Saturday, October 15, 2005

Rebuilding under the influence

Big Easy Bar Owners Bemoan 2 a.m. Curfew

NEW ORLEANS (AP) -- Under normal circumstances, parties in the rollicking French Quarter last well into the morning in bars that never close. Business owners have been eager to let the good times roll again in the wake of Hurricane Katrina, but they say a 2 a.m. curfew is putting a damper on their plans.

"They want us to rebuild the city but do it their way," said Jim Monaghan, owner of Molly's at the Market. He's among the many bar owners frustrated with the slow pace of recovery in New Orleans.

The French Quarter was largely spared by Hurricane Katrina, and many out-of-town disaster-relief crews - along with law officers, soldiers, reporters and even tourists - have been crowding its bars and restaurants, despite the midnight curfew decreed by the mayor Oct. 6.
Good to know that those out-and-about guys carrying nail guns, claw hammers, 9mm handguns, and military assault weapons have just come off an early morning jag.

Are the miniature clown cars in jeopardy too?

MEPs call for common EU circus policy
The European parliament is set to vote on a report calling for standardised rules for circuses performing across the continent.

MEPs suggest circuses should be referred to as part of Europe's cultural heritage, but they disagree on whether they should include presentation of animals or not…..

In a bid to avoid a debate - which would in any case be outside the scope of the education and culture parliamentary committee - its MEPs voted down all references to animal welfare.

However, the document still contains a clause, suggesting "it would be desirable for it to be recognised that the classical circus, including the presentation of animals, forms part of Europe's culture"….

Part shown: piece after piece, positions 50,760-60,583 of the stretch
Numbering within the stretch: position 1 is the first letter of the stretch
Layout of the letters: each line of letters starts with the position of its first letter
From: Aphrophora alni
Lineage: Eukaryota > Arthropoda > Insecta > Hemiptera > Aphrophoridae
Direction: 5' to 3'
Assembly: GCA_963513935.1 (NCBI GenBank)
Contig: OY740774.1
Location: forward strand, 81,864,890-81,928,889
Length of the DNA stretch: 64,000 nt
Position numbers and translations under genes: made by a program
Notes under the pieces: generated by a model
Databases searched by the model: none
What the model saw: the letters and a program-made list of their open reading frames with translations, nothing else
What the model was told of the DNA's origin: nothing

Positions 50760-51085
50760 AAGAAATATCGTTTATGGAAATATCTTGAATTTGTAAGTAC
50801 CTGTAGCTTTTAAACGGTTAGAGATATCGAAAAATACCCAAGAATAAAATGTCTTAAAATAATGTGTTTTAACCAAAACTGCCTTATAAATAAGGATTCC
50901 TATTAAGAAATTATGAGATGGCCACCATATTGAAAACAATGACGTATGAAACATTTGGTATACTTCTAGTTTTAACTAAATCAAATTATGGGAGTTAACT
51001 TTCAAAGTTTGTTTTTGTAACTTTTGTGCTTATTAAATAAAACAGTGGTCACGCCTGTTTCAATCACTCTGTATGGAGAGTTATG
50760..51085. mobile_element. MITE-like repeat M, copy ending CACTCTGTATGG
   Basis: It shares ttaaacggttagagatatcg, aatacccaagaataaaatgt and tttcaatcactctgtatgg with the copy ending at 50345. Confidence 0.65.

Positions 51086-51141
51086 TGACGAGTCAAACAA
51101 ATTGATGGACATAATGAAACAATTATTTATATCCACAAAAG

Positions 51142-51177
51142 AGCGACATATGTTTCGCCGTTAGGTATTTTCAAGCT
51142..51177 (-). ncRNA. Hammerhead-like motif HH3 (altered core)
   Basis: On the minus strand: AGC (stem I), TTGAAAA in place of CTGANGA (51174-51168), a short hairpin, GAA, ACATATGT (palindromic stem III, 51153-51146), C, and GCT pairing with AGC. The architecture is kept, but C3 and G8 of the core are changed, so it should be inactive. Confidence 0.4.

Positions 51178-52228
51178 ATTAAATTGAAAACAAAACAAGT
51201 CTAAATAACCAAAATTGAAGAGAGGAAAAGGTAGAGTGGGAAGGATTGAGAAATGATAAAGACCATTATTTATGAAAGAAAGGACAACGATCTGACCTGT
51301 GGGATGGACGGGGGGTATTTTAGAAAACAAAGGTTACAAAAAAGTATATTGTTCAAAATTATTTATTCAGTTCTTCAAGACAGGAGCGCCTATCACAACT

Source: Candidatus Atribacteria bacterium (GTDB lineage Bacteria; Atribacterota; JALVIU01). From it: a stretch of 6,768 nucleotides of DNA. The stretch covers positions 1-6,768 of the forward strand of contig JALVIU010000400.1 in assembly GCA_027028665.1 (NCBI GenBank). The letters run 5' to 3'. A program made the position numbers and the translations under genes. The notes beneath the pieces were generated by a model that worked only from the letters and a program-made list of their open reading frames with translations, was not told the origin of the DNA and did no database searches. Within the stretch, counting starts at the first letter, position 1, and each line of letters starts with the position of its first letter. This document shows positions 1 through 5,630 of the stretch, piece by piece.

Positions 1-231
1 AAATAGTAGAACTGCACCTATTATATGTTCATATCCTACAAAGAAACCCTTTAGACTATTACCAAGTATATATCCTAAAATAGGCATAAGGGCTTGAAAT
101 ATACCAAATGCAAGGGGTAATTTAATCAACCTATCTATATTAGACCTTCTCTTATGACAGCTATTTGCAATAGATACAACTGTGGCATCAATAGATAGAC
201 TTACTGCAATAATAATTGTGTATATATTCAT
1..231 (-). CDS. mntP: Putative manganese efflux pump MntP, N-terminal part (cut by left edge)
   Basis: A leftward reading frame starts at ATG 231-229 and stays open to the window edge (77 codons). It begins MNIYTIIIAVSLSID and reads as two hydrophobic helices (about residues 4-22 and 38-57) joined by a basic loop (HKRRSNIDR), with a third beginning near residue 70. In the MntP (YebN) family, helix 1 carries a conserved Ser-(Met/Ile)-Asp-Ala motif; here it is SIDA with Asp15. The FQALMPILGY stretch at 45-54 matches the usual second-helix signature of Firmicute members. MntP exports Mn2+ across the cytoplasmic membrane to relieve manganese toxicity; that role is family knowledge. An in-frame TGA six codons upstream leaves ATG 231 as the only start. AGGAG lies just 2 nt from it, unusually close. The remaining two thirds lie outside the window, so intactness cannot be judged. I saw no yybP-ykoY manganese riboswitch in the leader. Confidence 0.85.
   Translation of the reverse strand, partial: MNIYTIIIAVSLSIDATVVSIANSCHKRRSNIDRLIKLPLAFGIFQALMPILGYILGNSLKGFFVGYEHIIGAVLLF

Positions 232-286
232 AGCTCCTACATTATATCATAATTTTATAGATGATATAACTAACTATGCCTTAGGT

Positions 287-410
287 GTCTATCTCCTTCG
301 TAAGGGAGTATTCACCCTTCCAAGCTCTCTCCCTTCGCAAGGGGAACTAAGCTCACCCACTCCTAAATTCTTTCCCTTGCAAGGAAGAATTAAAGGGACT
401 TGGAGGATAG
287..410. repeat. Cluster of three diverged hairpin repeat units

These are the same fools who what to “share the responsibility of overseeing the Internet” with the United States.

(nod to: lgf & EU ROTA )

Friday, October 14, 2005

How can I see the forest with those trees blocking my view?

Reporter Tarron Lively opens District expands camera program
D.C. officials this weekend will expand their automated traffic-enforcement program, even though a record-low percentage of motorists are speeding through the District.

Two short paragraphs later, the apparently clueless Lively goes on to report:
During the 30-day warning period, more than 25,000 vehicles were caught speeding by the two radar cameras. The red-light camera caught 546 violators.

According to the most recent statistics from the Metropolitan Police Department, 3 percent of the 733,743 motorists monitored in the city were caught speeding in August -- the lowest percentage since the speed cameras were introduced in 2001.

And there has been a 56.9 percent reduction in red-light runners since those cameras were implemented in 1999, according to police statistics.

Thursday, October 13, 2005

Judge, do that King Solomon thing

I’m referring to the disposition of the remains of Army Staff Sergeant Jason Hendrix, who was killed in Iraq on February 16th while serving his country.

Judge, it’s simple. Have the cadaver cut into two equal parts, have one half brought back to California for burial and have the other half put back into the ground in Oklahoma.

An appalling way to treat a fallen soldier, you say?

Yeah, well get a load of this

Miserly crooks

Ex-Chicago Foreman Sentenced in Scheme, got my attention.

Some checking turned up the Chicago Sun-Times’ Clout on Wheels series, an in-depth investigation into what the newspaper labels “The Scandal of Chicago’s Hired Truck Program.” If even half of what is alleged proves true, “scandal” is too tame a word.

There was, however, an outlandish undercurrent in the Sun-Times' reporting. The investigative reporters and editors had their shorts in a knot because: